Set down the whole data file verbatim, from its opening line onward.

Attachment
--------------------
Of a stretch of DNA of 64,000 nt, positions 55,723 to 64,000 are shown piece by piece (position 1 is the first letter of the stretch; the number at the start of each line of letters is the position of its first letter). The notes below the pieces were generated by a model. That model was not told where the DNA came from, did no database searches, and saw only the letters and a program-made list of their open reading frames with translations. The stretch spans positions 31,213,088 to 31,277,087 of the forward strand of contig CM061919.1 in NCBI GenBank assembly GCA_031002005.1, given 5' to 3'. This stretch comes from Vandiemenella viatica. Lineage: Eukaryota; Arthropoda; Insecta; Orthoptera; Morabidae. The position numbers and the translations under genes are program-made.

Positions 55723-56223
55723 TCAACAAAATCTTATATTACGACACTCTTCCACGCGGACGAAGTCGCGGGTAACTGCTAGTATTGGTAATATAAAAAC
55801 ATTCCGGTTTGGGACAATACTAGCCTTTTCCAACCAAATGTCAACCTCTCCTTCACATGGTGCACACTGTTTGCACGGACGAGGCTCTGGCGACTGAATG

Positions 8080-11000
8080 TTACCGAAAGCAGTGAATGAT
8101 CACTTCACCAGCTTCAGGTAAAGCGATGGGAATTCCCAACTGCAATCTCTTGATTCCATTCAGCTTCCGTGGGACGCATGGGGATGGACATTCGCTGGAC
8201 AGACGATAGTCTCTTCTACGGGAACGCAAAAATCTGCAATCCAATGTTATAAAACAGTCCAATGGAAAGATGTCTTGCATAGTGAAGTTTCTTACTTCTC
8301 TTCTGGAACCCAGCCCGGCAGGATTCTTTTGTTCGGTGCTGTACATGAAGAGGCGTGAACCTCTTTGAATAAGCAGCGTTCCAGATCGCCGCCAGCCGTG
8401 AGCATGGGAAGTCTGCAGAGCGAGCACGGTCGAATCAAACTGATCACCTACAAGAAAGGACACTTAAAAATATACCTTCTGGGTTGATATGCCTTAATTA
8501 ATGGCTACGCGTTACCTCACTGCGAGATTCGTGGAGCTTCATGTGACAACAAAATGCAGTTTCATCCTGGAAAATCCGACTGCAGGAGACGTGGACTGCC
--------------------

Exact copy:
Of a stretch of DNA of 64,000 nt, positions 55,723 to 64,000 are shown piece by piece (position 1 is the first letter of the stretch; the number at the start of each line of letters is the position of its first letter). The notes below the pieces were generated by a model. That model was not told where the DNA came from, did no database searches, and saw only the letters and a program-made list of their open reading frames with translations. The stretch spans positions 31,213,088 to 31,277,087 of the forward strand of contig CM061919.1 in NCBI GenBank assembly GCA_031002005.1, given 5' to 3'. This stretch comes from Vandiemenella viatica. Lineage: Eukaryota; Arthropoda; Insecta; Orthoptera; Morabidae. The position numbers and the translations under genes are program-made.

Positions 55723-56223
55723 TCAACAAAATCTTATATTACGACACTCTTCCACGCGGACGAAGTCGCGGGTAACTGCTAGTATTGGTAATATAAAAAC
55801 ATTCCGGTTTGGGACAATACTAGCCTTTTCCAACCAAATGTCAACCTCTCCTTCACATGGTGCACACTGTTTGCACGGACGAGGCTCTGGCGACTGAATG

Positions 8080-11000
8080 TTACCGAAAGCAGTGAATGAT
8101 CACTTCACCAGCTTCAGGTAAAGCGATGGGAATTCCCAACTGCAATCTCTTGATTCCATTCAGCTTCCGTGGGACGCATGGGGATGGACATTCGCTGGAC
8201 AGACGATAGTCTCTTCTACGGGAACGCAAAAATCTGCAATCCAATGTTATAAAACAGTCCAATGGAAAGATGTCTTGCATAGTGAAGTTTCTTACTTCTC
8301 TTCTGGAACCCAGCCCGGCAGGATTCTTTTGTTCGGTGCTGTACATGAAGAGGCGTGAACCTCTTTGAATAAGCAGCGTTCCAGATCGCCGCCAGCCGTG
8401 AGCATGGGAAGTCTGCAGAGCGAGCACGGTCGAATCAAACTGATCACCTACAAGAAAGGACACTTAAAAATATACCTTCTGGGTTGATATGCCTTAATTA
8501 ATGGCTACGCGTTACCTCACTGCGAGATTCGTGGAGCTTCATGTGACAACAAAATGCAGTTTCATCCTGGAAAATCCGACTGCAGGAGACGTGGACTGCC